The lifespan of pressure-treated wood is approximately ten to fifteen years and depends mainly on the type of wood and the degree of moisture load.

For example, a pine garden fence in direct contact with ground moisture will have a shorter lifespan than a garden fence mounted above the ground on a concrete slab. The wood can then dry out naturally.

Application of thermally modified wood

Thermally modified wood is used in many different ways. Façades and terraces are especially popular.

Yet the wood is also used for fences, roofs, and other wooden constructions!

Thanks to thermal modification, softwoods can become as durable as most hardwoods while being much lighter and more beautiful.

Thermally modified wood is also often much cheaper than hardwood! This is because it is usually made of softwood that grows relatively quickly.

Thermally modified wood almost equals hardwood in life but often costs much less. In addition, it is easier to process due to its lightweight.

Types of wood for Thermowood

We have already indicated that there are different types of wood that are suitable for thermal modification. It is often softwood (pine, poplar, and spruce) used for this purpose and gets the properties of hardwood through the modification process.

Wood types such as ayous, ash, and fraké are used for a more luxurious look with fewer knots and tassels.


Spruce is a softwood species that mainly comes from Central and Northern Europe. This affordable option has other advantages in addition to the great price.

Spruce is easier to work with and also virtually odorless. In contrast to pine, this type of wood is characterized by its light color. After the thermal modification, it takes on a nice light brown color.


Optically, pine and spruce are almost the same, and the properties are also similar in terms of durability.

However, the difference lies in the color and the knots. Pinewood is a bit darker in color and has more large knots. These knots are also less round in pine.

The wood does become a little less flexible as a result of the process. Pine typically contains many tassels. But because Thermowood is darker in color, the knots and tassels are much less noticeable.


Within the types of ash wood, you will find a variation between European and American ash. They are largely similar in properties.

The difference is mainly in the rate at which the tree grows. Where European ash is a so-called fast-growing type of wood, the American variant is the opposite.

The characteristic of American ash is the very clear wood structure.

Ayous wood

Ayous is a tropical softwood, but thermal modification gives the Thermo Ayous the properties of hardwood. It is a white species of deciduous tree native to West Africa.

Like most tropical hardwoods, it has a discreet texture with long-lined patterns. Ayous also has a beautiful warm brown color after the modification process.

This will gradually change to a golden yellow color and then slowly gray (if you choose to leave the wood untreated).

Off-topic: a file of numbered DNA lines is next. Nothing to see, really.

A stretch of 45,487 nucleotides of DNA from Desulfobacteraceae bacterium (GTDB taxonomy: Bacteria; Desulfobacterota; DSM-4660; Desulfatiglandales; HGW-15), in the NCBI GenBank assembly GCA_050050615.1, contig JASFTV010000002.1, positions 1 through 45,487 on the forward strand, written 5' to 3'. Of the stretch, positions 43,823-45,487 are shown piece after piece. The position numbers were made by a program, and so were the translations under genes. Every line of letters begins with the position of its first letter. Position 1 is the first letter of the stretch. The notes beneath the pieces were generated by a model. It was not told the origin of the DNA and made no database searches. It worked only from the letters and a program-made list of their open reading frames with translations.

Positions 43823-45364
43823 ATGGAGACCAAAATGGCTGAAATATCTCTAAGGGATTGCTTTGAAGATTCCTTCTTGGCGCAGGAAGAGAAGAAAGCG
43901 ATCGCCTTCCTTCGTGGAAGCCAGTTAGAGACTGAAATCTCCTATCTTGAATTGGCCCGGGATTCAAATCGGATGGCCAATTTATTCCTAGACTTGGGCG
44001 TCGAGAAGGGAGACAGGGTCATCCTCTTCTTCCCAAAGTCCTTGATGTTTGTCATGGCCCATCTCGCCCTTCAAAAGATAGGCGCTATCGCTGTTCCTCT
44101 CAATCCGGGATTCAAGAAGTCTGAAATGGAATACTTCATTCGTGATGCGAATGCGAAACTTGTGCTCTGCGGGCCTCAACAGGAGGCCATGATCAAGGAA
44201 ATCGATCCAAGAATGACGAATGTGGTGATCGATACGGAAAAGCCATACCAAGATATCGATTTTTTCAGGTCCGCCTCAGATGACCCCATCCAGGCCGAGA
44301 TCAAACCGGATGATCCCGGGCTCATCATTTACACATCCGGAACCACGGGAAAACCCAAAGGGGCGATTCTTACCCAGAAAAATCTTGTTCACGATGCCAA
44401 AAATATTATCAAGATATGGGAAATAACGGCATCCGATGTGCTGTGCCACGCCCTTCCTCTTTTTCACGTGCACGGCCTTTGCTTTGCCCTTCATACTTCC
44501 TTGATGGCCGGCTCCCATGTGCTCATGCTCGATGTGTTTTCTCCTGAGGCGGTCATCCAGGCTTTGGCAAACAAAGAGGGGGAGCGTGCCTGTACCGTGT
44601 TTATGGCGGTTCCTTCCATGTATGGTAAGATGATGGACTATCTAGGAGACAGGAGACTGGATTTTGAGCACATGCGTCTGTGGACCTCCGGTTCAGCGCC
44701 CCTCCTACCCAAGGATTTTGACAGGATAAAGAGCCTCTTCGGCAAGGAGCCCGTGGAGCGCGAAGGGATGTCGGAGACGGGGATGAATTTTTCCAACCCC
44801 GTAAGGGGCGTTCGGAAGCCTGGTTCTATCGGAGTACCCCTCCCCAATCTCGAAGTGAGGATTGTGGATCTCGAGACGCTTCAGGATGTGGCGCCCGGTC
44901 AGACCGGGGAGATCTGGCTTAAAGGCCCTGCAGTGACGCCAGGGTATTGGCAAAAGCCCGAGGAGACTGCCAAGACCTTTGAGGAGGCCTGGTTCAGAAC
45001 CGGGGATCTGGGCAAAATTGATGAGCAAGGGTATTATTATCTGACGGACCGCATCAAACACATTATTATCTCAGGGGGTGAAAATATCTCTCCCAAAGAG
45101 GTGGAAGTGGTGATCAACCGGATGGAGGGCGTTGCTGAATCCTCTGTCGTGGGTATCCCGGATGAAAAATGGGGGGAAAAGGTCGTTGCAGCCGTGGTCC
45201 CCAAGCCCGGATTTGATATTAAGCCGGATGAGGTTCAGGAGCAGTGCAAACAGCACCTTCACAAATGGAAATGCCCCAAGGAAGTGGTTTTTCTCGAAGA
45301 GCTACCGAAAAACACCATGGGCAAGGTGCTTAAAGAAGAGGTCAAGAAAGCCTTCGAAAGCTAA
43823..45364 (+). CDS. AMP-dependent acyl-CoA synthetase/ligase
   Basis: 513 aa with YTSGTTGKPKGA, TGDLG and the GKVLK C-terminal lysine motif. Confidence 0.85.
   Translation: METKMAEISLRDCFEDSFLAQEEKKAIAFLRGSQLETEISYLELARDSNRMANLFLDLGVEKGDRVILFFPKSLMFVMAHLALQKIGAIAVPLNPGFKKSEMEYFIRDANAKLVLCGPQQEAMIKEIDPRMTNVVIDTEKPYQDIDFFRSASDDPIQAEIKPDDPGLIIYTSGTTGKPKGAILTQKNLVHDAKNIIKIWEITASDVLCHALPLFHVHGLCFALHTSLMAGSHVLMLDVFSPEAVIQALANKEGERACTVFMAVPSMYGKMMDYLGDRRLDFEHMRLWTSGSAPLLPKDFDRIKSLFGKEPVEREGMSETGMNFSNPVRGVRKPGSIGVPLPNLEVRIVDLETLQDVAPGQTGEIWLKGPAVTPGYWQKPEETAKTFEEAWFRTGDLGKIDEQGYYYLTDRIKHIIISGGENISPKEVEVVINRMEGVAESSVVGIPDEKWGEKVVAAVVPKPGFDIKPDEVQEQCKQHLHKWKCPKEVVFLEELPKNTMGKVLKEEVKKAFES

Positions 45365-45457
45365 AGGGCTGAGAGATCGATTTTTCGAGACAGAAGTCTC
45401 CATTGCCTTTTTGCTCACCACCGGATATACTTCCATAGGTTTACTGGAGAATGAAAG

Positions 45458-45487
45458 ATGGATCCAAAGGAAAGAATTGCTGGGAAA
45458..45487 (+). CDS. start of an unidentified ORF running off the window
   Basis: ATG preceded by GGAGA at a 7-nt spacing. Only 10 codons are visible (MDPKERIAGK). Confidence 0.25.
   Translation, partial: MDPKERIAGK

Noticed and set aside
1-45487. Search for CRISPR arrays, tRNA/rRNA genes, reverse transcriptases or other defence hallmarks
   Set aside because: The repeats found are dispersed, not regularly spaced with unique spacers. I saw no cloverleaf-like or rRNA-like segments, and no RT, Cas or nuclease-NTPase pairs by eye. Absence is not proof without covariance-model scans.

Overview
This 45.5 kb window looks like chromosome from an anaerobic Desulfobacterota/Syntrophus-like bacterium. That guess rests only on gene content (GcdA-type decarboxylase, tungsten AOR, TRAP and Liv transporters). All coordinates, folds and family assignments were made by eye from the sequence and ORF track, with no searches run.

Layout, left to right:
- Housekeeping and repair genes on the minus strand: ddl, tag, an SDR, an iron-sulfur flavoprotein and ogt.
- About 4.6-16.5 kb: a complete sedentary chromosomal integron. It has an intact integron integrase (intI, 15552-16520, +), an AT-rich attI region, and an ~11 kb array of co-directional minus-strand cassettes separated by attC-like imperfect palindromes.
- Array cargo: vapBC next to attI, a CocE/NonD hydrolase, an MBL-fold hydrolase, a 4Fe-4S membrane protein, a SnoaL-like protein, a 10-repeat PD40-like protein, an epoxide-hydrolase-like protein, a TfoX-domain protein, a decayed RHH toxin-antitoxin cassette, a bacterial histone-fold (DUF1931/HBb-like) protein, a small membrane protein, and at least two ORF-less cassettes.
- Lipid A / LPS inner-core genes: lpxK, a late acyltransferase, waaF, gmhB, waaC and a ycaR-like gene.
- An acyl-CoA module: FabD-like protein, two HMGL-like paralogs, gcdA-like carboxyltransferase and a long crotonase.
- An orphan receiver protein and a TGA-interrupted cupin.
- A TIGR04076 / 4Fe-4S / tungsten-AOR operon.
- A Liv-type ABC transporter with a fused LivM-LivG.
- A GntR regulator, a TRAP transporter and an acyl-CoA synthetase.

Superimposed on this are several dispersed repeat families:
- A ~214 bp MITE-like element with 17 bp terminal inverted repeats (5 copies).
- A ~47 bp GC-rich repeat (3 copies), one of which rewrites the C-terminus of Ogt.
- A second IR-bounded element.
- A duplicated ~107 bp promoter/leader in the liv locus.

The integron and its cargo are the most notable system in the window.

Fraké wood

Would you like a type of wood that gives your project a characteristic look? Then Thermo Fraké is a great option.

This species with a walnut look is durable and creates a unique and luxurious finish. The dark flame structure adds just that little bit extra. Fraké wood reacts quickly to weather influences.

This means that once exposed to sunlight and rain, the wood quickly ages. It needs good ventilation to age nicely.

When you stain the wood, it is recommended to stain all sides. In this way, the chance is considerably smaller than the wood will warp, and you help it age evenly.

Poplar wood

Poplar wood can also be thermally modified. Although the wood species had faded into the background, it is now making a comeback.

Poplar wood originally has a fresh, light color. Thermally modifying the wood gives it a beautiful golden brown color.

Thermo Poplar is very sturdy. Certainly compared to Thermo Ayous, for example, it is a lot less fragile. In terms of appearance, it is very similar to tropical hardwood, despite it being a local type of wood.

American oak

This type of wood also has a rapid natural graying. Although the name suggests otherwise, a lot of wood of this species comes from the Netherlands.

Because the American oak wood grows faster and has fewer natural enemies, it can also be found here more and more.

Even after thermal modification, the wood type is less suitable for load-bearing applications. This is due to the constructive value, approximately 5 to 15% lower than other wood types.


Different surface treatments of Thermowood

This also affects the stain and the materials you have to use for the treatment. Each species also has its own appearance.

Smooth planed wood

The wood is smoothed mechanically by a plane, result that it does not splinter and is suitable for almost all paints and stains.

You can run your hand over the wood without the risk of splinters. Usually, a type of wood gets a sleek look when it is planed smooth. It can be used virtually anywhere in and around the house.

Fine sawn wood

This species gives a more robust appearance than planed wood. Fine sawn wood is often described as wood with a rustic appearance.

The operation consists of two parts; first, the wood is planed smooth and then finely sawn.

Because it comes directly from the sawmill, there is a greater chance of a difference in thickness and roughness. You mainly see this variant with facade cladding, garden houses, and fences.

Because this wood is rougher, it is advisable to use a flat brush with long bristles and to choose a well-covering paint or stain such as Böhme LignoStain.

Brushed wood

If you want to go for a less standard option, choose brushed wood. By brushing the wood with a metal or wire brush, the wood grain comes out very nicely.

Only softwood is suitable for this processing. Think of pine, spruce, and oak. With hardwood, it isn’t easy to loosen the wood around the grain with a brush.

Now that you’ve been able to delve into the processing methods, it’s time to look at the wood species.

Smooth planing or fine sawing is possible with all types of wood. Brushing is, therefore, more ideal on softer woods.

In general, Thermo Firing and Thermo Pine are the most common. The reason is simply the availability and the price. It is the most affordable option.

In addition to these two types of wood, several other options exist, from simple to exclusive.